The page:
Ada Lovelace Day: Celebrating a Computer Pioneer and Tech Hero
Ada Lovelace Day, March 24: A tribute to the Enchantress of Numbers - Celebrating Women in Technology
Ada Lovelace was a rare bird - there were very few women involved in math and science in the 19th century but rarer still she was a pioneer in the world of computers, being credited with helping to create the world's first computer program around 1842.
Ada Lovelace and the Analytical Engine
Ada Lovelace was working with British mathematician Charles Babbage, documenting work being done on what was called the analytical engine. - the design for a 19th machine which helped lay the groundwork for the modern computer. Lovelace described an important algorithm that was reportedly designed for the engine - essentially an early computer program.
Ada Lovelace Background
Ada Lovelace, or more precisely, Augusta Ada King, Countess of Lovelace was the daughter of poet Lord Byron and Annabella Millbank. An only child, Ada Lovelace was nine years old when her famous father died. A regular at Court Ada acquired the name Lovelace with her 1835 marriage to William King, who would become 1st Earl of Lovelace. The couple settled in Surrey with Lovelace having their children.
Ada Lovelace: The world's first computer programmer?
Ada Lovelace had known Charles Babbage for years, since she was only 17 years old and started corresponding with the Babbage on science and mathematics. But Lovelace only started working with him after her marriage, translating and documenting work for the analytical engine. Charles Babbage's apparently referred to her as The Enchantress of Numbers but she did not receive much formal credit for her work on Babbage's project.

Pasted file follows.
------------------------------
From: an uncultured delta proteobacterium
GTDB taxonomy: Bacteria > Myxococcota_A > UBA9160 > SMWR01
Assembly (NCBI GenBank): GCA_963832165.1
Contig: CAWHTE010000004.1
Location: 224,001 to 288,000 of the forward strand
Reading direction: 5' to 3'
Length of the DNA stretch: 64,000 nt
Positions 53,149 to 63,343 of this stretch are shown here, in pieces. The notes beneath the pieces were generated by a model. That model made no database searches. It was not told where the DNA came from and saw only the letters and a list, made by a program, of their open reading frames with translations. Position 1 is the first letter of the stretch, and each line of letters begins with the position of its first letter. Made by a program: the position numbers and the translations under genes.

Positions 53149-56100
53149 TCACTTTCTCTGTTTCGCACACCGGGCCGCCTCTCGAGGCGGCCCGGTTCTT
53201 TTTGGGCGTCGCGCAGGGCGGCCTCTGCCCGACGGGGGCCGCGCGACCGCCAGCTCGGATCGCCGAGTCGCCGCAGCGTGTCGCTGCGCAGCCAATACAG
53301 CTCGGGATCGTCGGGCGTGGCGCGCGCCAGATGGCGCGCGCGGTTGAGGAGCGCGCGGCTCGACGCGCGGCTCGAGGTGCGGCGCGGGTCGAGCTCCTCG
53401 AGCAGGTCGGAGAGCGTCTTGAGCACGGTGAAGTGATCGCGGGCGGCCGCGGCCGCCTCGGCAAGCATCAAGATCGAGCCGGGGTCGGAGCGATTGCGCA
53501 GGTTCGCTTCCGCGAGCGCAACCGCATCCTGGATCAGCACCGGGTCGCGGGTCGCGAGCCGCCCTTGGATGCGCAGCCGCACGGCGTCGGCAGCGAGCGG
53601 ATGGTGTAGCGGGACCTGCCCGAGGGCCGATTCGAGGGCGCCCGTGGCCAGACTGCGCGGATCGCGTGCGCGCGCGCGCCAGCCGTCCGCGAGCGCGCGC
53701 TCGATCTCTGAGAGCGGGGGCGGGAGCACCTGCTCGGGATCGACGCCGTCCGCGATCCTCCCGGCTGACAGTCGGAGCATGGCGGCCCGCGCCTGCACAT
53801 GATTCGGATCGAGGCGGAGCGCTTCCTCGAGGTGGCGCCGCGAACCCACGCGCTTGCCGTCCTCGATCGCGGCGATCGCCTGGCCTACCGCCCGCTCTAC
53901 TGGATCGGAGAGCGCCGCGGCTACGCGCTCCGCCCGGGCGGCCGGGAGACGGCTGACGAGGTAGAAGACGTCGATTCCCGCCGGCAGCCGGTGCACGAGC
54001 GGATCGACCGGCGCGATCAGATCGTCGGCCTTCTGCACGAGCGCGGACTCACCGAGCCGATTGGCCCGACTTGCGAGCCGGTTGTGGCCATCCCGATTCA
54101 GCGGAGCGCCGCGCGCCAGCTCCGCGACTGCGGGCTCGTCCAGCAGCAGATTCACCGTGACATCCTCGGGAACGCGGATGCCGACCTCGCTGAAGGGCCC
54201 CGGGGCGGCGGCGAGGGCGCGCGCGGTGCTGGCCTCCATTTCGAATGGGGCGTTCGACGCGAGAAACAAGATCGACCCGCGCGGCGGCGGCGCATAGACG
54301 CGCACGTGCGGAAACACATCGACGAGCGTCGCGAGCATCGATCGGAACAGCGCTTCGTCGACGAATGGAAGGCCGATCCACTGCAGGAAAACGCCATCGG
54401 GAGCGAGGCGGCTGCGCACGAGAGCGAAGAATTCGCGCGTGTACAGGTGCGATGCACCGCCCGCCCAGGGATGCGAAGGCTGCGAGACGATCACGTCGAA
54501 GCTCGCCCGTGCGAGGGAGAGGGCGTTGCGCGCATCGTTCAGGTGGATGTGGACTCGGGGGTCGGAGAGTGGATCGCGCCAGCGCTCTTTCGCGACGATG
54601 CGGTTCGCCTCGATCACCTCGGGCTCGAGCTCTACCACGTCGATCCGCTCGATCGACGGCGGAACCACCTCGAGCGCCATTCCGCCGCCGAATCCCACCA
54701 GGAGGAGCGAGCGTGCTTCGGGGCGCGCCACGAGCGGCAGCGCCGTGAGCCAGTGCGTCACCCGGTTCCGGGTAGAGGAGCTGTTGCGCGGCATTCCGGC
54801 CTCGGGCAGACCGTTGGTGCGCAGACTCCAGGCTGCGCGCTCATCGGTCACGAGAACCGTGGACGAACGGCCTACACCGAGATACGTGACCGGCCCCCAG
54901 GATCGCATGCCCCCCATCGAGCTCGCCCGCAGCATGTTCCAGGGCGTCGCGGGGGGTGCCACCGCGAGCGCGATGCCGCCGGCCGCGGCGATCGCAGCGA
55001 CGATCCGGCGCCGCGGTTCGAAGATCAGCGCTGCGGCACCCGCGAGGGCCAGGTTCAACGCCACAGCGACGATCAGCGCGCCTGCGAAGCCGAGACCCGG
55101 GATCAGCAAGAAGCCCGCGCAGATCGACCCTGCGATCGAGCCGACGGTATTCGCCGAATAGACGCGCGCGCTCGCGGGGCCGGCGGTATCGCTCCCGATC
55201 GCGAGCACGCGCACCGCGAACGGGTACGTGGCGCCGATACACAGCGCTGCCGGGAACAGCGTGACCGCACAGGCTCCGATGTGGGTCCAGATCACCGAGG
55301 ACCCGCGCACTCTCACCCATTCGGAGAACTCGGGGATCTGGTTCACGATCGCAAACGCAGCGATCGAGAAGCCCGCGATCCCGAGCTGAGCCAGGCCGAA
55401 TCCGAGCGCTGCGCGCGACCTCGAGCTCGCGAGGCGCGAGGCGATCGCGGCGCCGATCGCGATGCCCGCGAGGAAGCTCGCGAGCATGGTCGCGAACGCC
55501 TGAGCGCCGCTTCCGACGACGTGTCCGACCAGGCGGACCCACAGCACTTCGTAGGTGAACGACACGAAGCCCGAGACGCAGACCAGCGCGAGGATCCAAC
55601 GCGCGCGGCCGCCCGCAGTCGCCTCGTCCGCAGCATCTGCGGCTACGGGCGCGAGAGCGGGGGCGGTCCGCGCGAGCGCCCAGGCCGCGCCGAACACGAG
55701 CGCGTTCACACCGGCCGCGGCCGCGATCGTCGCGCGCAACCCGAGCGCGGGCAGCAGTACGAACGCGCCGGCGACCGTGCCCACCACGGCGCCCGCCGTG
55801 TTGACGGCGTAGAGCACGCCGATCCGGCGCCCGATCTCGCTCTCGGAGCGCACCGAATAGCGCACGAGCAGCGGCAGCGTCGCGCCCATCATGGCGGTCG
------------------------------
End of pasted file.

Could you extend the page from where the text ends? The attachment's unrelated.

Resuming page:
There is some debate about how much of a contribution Ada Lovelace made to the analytical engine. The volume and extensiveness of her notes regarding the algorithm but increasingly it seems her vital contribution is becoming acknowledged.
Dorothy Stein, author of Ada: A Life and a Legacy, contends that the programs were mostly written by Babbage himself. Babbage wrote the following on the subject, in his Passages from the Life of a Philosopher (1846):
I then suggested that she add some notes to Menabrea's memoir, an idea which was immediately adopted. We discussed together the various illustrations that might be introduced: I suggested several but the selection was entirely her own. So also was the algebraic working out of the different problems, except, indeed, that relating to the numbers of Bernoulli, which I had offered to do to save Lady Lovelace the trouble. This she sent back to me for an amendment, having detected a grave mistake which I had made in the process.
Judging from that passage Ada Lovelace clearly had strong understanding of the math and made a critical contribution as well. Furthermore, she also may have devised some of the very first punch cards which were used in the early days of computer programming and she had a clarity of insight into how computers would work. In fact the Institute of Science and Technology in London calls her the world's first computer programmer (see video).
The Analytical Engine has no pretensions whatever to originate anything. It can do whatever we know how to order it to perform. It can follow analysis, but it has no power of anticipating any analytical revelations or truths. Its province is to assist us in making available what we are already acquainted with.
Ada Lovelace died of uterine cancer in 1852. Her impact was not really acknowledge until the about a 100 years after her death when her notes were re-published. In 1980 the United States Department of Defense name its computer language Ada.
In 2009 a movement was started to recognize Women in Technology - Ada Lovelace emerged as a popular choice to have a day recognized after her.
"For years I've worked in technology, and every time you see a list of the top people in tech, it's dominated by men," said Suw Charman-Anderson, who created Ada Lovelace Day in 2009 and runs the annual event.
"There's always a discussion about where the women in technology are. I thought, I know loads of women in technology. Why are we asking where they are?"